Many high school students who appear to be excelling academically may actually be “doing school”—cutting corners and manipulating the system to get top grades and get into a prestigious university without engaging in meaningful learning. These students memorize facts and figures just long enough to ace the exams and then move on to the next task. They are overwhelmed with school and home responsibilities, and they live in a constant state of stress. In this article, researcher Denise Clark Pope and principal Richard Simon describe an ongoing effort by Simon's secondary school to change the conditions that create stress for these high-performing students. Drawing from the school's experience, as well as a university-led initiative that involved 15 other schools, the authors offer a range of strategies to create a healthier, more meaningful definition of success for adolescent students.
Drawing on the research of Mary Carskadon, Wolfe discusses two factors that contribute to adolescents getting too little sleep. As children become teens, a change in their “circadian rhythym” causes them to become sleepy later at night than in childhood, and less alert in the morning. Teenagers need more sleep to function at their best, ideally 9 hours and 15 minutes. Sleep deprivation has serious consequences for learning. A school district-wide change to later high school start times in Edina, Minnesota, showed improvement in students' academic performance and motivation.
Awareness of the changes taking place in adolescents' brains—especially the overactivity of areas related to emotion and the rapid laying down and hardwiring of neural connections—should influence the way we design school structures, a middle school principal writes. River School in Napa, California, is designed to give teenagers a safe place to make choices, connect curriculum to their personal lives, and take responsibility within the school. Student discipline centers on a process that guides students to reflect on their mistakes and make amends. River School meets students' needs to be listened to and taken seriously (through weekly “listening groups”) and to contribute to the group (through mentoring, mediation, and other community-building tasks students are assigned and held accountable for). Inlay discusses the work of Rudolf Dreikurs, Richard DuFour, and H. Scott Glen as foundational to the River School's philosophy.
Renard describes how interactive communication tools favored by today's adolescents—namely instant messaging and webblogs—can spur students into learning activities like writing, Internet research, critical thinking, and group dialoguing. She argues that today's adolescent students—the “Digital Immediate Gratification generation”—are more comfortable receiving and exchanging information quickly over the Internet than using slower, traditional methods like books and teacher-directed assignments. Renard briefly tells how instant messaging and weblogs (blogs) work, gives statistics on teenagers' use of each, and provides suggestions and resources for using these tools in classrooms.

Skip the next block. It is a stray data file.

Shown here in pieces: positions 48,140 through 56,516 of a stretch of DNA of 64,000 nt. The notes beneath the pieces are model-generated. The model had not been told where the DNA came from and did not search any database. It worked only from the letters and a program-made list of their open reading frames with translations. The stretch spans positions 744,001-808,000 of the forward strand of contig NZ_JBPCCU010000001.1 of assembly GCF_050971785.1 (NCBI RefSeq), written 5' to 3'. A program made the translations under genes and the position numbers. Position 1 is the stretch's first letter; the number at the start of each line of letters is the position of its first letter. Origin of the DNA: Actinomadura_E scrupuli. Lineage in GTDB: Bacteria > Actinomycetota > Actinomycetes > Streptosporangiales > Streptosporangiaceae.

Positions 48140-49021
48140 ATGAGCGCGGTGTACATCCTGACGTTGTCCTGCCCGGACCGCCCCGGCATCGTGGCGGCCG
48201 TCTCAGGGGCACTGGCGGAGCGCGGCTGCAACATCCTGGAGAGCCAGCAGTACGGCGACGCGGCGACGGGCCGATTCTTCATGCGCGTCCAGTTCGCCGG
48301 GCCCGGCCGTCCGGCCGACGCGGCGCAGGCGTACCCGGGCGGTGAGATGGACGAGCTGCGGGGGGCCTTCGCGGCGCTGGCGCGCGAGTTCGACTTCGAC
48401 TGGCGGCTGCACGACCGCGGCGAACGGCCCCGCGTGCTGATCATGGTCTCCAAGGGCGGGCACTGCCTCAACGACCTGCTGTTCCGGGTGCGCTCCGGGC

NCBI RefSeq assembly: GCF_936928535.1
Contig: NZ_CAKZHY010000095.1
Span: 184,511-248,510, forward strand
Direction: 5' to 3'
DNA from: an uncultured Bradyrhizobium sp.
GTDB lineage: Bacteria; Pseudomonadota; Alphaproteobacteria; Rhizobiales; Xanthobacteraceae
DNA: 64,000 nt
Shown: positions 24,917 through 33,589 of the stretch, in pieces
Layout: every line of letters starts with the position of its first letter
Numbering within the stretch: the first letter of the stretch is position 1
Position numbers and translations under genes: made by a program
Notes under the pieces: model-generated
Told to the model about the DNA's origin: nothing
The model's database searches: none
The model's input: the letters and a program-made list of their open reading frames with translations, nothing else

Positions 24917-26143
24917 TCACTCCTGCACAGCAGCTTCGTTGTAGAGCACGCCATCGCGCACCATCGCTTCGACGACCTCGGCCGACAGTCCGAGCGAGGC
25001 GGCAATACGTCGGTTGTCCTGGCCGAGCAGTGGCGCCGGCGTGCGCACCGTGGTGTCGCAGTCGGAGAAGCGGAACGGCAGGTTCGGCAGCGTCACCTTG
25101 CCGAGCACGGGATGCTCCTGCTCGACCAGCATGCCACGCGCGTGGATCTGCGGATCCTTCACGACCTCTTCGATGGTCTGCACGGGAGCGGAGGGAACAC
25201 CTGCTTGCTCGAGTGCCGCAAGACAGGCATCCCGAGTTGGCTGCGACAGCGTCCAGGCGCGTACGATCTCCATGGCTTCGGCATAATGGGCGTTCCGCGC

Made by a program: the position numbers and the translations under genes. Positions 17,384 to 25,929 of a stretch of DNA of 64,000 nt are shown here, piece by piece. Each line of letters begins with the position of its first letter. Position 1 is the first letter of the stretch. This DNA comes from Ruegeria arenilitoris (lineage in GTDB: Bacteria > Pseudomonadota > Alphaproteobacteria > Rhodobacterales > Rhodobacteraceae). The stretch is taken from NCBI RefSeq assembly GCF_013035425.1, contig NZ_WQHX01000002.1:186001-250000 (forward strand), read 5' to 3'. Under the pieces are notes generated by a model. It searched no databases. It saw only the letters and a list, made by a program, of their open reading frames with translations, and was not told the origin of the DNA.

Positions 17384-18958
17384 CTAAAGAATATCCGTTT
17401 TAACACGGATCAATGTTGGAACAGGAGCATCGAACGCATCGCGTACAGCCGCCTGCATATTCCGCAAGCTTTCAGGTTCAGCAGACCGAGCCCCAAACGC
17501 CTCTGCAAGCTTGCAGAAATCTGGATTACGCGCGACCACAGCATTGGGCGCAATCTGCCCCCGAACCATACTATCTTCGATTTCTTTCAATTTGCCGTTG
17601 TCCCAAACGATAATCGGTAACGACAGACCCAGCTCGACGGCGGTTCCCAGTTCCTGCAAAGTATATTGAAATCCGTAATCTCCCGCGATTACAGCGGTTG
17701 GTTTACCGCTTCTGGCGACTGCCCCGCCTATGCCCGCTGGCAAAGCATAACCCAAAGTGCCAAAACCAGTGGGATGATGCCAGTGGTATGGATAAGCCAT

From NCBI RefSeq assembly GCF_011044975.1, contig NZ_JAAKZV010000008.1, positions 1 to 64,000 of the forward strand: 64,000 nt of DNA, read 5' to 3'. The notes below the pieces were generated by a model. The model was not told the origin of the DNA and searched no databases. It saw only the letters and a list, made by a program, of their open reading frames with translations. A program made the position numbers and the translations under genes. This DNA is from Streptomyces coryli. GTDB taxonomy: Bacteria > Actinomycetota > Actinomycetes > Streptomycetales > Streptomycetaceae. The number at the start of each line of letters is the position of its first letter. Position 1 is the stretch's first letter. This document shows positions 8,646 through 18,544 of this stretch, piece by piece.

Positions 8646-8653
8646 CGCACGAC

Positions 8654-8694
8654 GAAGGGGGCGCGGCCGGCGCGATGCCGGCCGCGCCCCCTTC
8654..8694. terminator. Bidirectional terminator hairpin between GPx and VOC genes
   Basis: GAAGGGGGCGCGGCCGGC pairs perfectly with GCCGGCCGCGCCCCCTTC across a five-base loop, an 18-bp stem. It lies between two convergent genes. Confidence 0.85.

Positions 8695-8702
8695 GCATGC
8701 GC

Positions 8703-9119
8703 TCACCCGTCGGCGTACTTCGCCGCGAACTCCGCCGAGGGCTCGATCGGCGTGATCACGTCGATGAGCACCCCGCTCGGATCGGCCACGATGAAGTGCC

Young people are spending increasing amounts of time playing video, computer, and online games. Educators can learn much from the holding power of such games, writes Jenkins. Students who give up on difficult homework assignments will stay up until dawn trying to master the next level of a challenging game. An analysis of electronic games gives clues to the qualities that make them intrinsically motivating. These games have rules and goals; they provide immediate feedback; and they are interactive. They lower the threat of failure, encouraging exploration and experimentation. They are also designed to keep players at a threshold where their skills are challenged but they do not feel overwhelmed. The author describes two computer simulation games that apply these qualities to make social studies content more engaging.
The author interviews students to hear what they think about their middle school experience. Stress, good teachers, and a network of friends are at the top of their list of concerns. Teachers can help guide students through these challenging years by teaching them to prioritize their school, family, and social commitments; by holding high expectations for all students and providing the necessary support; and by recognizing the important role that friends play in their lives by facilitating those connections in the classroom.